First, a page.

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8: The /proc file system

In Linux, the /proc directory holds a number of files that don't have a representation on disk. These "virtual" files describe the state and configuration of the system, its processes, and more. Indeed, even the /proc directory contents don't exist on disk. Instead, the contents of the directory is dynamically generated every time it is read.

In this homework, we introduce the /proc file system to xv6.

Virtual directory listing Heading link

Create a directory /proc using mkdir. Modify xv6 so that when ls /proc is executed, it shows a list of “virtual” files – files that don’t actually exist on disk. There should be one directory per running process, and a file called meminfo.

To help you with this part, the hw8 template in the git repository includes some changes to the file system code. Specifically, struct inode now contains a pointer to a struct inode_functions, which in turn holds functions for reading and writing file contents, and for populating inode data.

To get started, change the i_func pointer of the inode for “/proc”, so that when we try to read “/proc”, your functions are called. To provide a directory listing, see how “ls.c” reads it, and write a procfs_readi function to match. The function namei() returns a struct inode* given a path. To populate the struct (read in inode contents from disk), use ilock().

Make sure “ls /proc” displays the appropriate names listed above, and sensible types and sizes. For this, you’ll need to implement procfs_ipopulate. Watch out for iget() here: use a different device number for “proc” files to avoid reusing the wrong inode.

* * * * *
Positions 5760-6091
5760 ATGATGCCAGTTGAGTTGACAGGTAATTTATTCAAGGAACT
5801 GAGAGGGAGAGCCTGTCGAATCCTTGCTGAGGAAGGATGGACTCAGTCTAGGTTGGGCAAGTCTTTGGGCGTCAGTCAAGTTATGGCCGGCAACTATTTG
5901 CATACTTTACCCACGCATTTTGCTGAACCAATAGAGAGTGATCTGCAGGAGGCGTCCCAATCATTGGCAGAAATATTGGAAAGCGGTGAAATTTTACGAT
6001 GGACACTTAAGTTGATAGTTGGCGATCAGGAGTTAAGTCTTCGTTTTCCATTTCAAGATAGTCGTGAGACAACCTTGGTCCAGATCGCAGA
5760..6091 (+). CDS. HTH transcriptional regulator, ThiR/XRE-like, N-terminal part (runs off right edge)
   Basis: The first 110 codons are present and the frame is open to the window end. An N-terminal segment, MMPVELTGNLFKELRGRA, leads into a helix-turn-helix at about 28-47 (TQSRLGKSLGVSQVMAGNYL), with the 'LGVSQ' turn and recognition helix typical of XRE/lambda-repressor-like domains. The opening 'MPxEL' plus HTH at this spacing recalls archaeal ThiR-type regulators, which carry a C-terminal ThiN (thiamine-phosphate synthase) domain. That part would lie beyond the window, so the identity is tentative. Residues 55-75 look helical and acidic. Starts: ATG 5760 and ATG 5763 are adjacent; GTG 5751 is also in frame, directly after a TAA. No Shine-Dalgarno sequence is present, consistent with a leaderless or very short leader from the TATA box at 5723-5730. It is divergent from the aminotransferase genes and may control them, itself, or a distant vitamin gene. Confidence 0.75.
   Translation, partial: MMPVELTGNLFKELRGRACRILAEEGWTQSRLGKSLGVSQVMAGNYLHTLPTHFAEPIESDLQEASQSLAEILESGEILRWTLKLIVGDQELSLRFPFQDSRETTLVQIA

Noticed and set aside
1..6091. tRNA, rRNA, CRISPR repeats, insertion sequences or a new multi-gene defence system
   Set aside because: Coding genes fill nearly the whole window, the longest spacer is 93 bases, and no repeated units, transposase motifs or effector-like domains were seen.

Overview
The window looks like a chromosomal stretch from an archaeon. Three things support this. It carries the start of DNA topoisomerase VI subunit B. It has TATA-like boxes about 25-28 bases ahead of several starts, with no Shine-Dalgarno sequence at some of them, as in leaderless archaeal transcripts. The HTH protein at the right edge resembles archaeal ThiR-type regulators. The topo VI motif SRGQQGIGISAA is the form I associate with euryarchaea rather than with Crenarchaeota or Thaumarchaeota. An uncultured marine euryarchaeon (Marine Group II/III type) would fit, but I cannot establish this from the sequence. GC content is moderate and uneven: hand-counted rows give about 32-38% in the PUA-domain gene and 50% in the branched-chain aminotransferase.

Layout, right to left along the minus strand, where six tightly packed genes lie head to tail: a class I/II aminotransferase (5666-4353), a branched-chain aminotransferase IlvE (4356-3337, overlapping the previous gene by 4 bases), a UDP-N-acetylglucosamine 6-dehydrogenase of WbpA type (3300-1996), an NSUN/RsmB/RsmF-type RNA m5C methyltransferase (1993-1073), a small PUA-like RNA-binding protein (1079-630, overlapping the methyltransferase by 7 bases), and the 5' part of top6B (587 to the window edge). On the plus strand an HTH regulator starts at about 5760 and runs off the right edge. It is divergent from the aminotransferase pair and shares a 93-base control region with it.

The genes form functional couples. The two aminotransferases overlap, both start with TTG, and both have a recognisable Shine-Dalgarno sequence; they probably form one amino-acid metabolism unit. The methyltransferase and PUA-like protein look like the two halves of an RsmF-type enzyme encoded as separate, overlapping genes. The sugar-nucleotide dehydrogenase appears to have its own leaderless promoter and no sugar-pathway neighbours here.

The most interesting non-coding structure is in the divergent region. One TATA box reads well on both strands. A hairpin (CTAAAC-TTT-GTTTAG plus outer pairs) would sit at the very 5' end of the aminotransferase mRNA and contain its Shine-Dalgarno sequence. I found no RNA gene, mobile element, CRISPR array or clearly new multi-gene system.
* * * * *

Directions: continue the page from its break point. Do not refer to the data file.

meminfo and cpuinfo files Heading link

Update xv6 so that meminfo shows the total amount of memory and the amount of memory currently free. cpuinfo shows how many cores are available.

process directories and files Heading link

For each running process, the corresponding directory (named by pid) should contain several files, including name, and parent.

automatically create /proc folder and then mount proc Heading link

When you’re testing, it’s fine to start by manually creating the proc folder, rebooting and having main() do the mounting. However, during grading, the /proc folder won’t exist, and you’ll lose points if your program doesn’t work right on the first run.

So, have init.c create the /proc folder using mkdir(). But on the first run, you still don’t have a /proc when main() runs. So, for full points, create a sys_mount() system call, and call that from init.c. Of course, once you have that, it’s a hop, skip and a jump to the bonus points below:

Bonus Points: Flexible user-space mounting Heading link

Add a system call mount(), and an executable mount that allows the user to mount any named file system (proc being the only one supported at the moment), on any directory.

FYI, we’ll be testing this on a folder name other than /proc.

More Bonus Points: process memory file Heading link

In addition to the parent and name files in each process folder, provide a memory file. This file should be of size proc->sz. The contents of this file should be identical to the contents of the process’ virtual memory. If a byte between address zero and proc->sz is inaccessible (page not present, or insufficient permissions), just pretend it was a zero: the file system has no way to express permissions on a per-byte basis.

turn-in Heading link

Use this link to create your turn-in repository, then push your solution to the hw8 branch.